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Silence campaigns

Recent incidents show how Communist officials work to squelch free speech even beyond Chinese borders

A paramilitary police officer stands guard outside the Swedish embassy in Beijing on Feb. 14. Greg Baker/AFP/Getty Images

Silence campaigns
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The Chinese Communist Party is not only silencing voices domestically, by censoring online comments and detaining Chinese Twitter users, but it’s also trying to silence critics overseas. Most recently, we’ve seen attempts to silence dissent in Canada and Sweden.

At Canada’s McMaster University, Chinese students found out that Uighur activist Rukiye Turdush planned to give a talk on campus earlier this month about the detention of Uighurs in Chinese re-education camps. They contacted the Chinese Embassy to ask what they should do, according to The Washington Post. The embassy officials told them to see if any university officials attended the event, find out whether any Chinese nationals organized it, and send them photos and videos of the talk.

At the event on Feb. 11, a Chinese student filmed Turdush before shouting at her and storming out. A few days later, a bulletin signed by five Chinese student groups complained that the school hosted a “separatist” speaker critical of the Chinese government and demanded the university uphold its “duty of supervision.” Turdush is now concerned about the safety of her son, who attends McMaster. One Chinese student wrote in a WeChat group chat, “We should figure out who her son is.”

“The Chinese consulate, using these students, infiltrated [the] academic field in Canada,” Turdush told Radio Free Asia. “This is a war between atrocity and liberal democracy.”

Meanwhile, more than 10,000 people signed a petition protesting the election of Chemi Lhamo, a Tibetan student at the University of Toronto Scarborough, as student president. Chinese students berated her activism promoting Tibetan independence and left hostile messages on her social media accounts. Lhamo said she wouldn’t step down and hoped “this incident will make more people aware of freedom and democracy.”

China’s nationalistic Global Times newspaper applauded the “patriotic action of Chinese students” at both universities.

Over in Sweden, Angela Gui, the daughter of an imprisoned Chinese bookseller, faced a different type of silencing. The Chinese government kidnapped Gui’s father, bookseller and Swedish national Gui Minhai, in Thailand more than three years ago for selling politically sensitive books about top Chinese leaders. He remains in Chinese custody today.

Angela Gui wrote in a recent blog post that in January the Swedish ambassador to China, Anna Lindstedt, contacted her about a “new approach” to her father’s case. She invited Gui to Stockholm to meet with two businessmen she believed could help. For two days, Gui was told to stay in a members-only lounge in a hotel where “there was a lot of wine, a lot of people, and a lot of increasingly strange questions,” she wrote. The “businessmen” asked many personal questions without mentioning how they could help her father. But because Lindstedt was present, Gui assumed the Swedish Ministry of Foreign Affairs had initiated the meeting.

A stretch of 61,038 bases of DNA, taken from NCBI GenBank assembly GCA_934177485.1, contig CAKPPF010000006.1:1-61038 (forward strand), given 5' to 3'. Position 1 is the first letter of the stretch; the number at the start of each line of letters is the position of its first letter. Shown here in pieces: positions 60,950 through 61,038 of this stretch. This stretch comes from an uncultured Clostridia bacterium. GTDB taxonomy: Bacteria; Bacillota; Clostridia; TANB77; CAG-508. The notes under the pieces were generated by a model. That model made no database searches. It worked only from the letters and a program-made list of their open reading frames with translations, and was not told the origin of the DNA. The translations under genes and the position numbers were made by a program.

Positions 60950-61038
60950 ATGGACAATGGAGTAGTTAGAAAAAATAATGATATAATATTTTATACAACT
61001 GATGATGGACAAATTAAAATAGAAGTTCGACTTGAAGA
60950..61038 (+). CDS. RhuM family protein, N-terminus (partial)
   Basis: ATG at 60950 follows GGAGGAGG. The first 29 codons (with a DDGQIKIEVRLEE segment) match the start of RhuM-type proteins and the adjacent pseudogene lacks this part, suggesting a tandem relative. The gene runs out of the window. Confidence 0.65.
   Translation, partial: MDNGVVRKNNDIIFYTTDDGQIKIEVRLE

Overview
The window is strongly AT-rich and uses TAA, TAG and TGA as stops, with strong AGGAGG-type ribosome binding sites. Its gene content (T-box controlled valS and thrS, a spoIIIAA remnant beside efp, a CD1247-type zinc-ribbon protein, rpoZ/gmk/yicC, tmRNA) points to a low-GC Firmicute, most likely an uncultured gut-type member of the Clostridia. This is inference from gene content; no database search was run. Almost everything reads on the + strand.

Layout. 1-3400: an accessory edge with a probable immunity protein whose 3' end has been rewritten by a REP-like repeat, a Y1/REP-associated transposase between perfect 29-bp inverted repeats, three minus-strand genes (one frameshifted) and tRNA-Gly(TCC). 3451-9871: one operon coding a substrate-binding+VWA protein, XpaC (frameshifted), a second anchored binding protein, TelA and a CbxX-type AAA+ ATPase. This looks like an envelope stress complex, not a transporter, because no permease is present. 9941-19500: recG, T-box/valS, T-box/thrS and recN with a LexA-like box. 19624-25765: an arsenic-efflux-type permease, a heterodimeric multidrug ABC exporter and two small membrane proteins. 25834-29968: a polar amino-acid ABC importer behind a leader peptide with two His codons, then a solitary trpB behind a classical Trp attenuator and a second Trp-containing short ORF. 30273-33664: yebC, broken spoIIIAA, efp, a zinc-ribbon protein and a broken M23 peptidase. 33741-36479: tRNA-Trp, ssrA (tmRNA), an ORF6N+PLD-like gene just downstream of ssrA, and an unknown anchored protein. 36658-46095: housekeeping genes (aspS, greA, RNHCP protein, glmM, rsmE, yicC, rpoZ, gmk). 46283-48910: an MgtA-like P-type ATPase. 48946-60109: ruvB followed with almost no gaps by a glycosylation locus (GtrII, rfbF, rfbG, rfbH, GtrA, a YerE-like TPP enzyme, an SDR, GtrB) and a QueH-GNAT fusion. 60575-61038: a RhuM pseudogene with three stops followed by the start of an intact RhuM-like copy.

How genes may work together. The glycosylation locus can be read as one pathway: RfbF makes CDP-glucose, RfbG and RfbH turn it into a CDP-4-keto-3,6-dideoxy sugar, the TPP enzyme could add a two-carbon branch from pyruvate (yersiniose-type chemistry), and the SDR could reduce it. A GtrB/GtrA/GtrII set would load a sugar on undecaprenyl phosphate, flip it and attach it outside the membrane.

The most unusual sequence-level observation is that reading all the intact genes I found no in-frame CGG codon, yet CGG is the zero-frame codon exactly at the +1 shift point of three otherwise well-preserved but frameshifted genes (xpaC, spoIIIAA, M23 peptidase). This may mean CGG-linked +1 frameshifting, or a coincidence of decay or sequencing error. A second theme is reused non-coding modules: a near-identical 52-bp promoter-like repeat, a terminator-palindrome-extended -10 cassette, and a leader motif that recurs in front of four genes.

The businessmen said they were negotiating her father’s case and that the bookseller might be released after a trial and short prison sentence. In exchange, Angela Gui needed to agree to stay quiet and stop speaking to the media about the case. According to Gui’s account, Lindstedt agreed to the plan and explained that “if activism and media coverage was to continue, China might ‘punish Sweden.’”

After returning to Britain, where she is studying for a Ph.D., Gui called officials at the Swedish Foreign Ministry and found they did not know this meeting took place or that the ambassador was even in the country. Once she told the businessmen she was declining their plan, they reneged on their promise to reimburse the cost of her trip.

After Gui went public about the incident, the Swedish authorities recalled Lindstedt to Stockholm and placed her under investigation. “We take these reports and other information about contexts where freedom of expression is not fully respected very seriously,” Rasmus Eljanskog, a Foreign Ministry spokesman, told The Washington Post. “The Swedish Ministry for Foreign Affairs always—and in all contexts—stands up for the fundamental right to freely express oneself, without the threats or reprisals.”

Virtual tiger mom?

A popular new computer game in China called Chinese Parents allows players to raise a child, deciding their extracurricular activities and buying them gifts, with the eventual goal of getting their virtual progeny into a good college. If players are successful, the children in the next generation (of gameplay) will have higher character scores.

June Cheng

June is a reporter for WORLD. She is a World Journalism Institute graduate and covers East Asia, including China, Hong Kong, and Taiwan.



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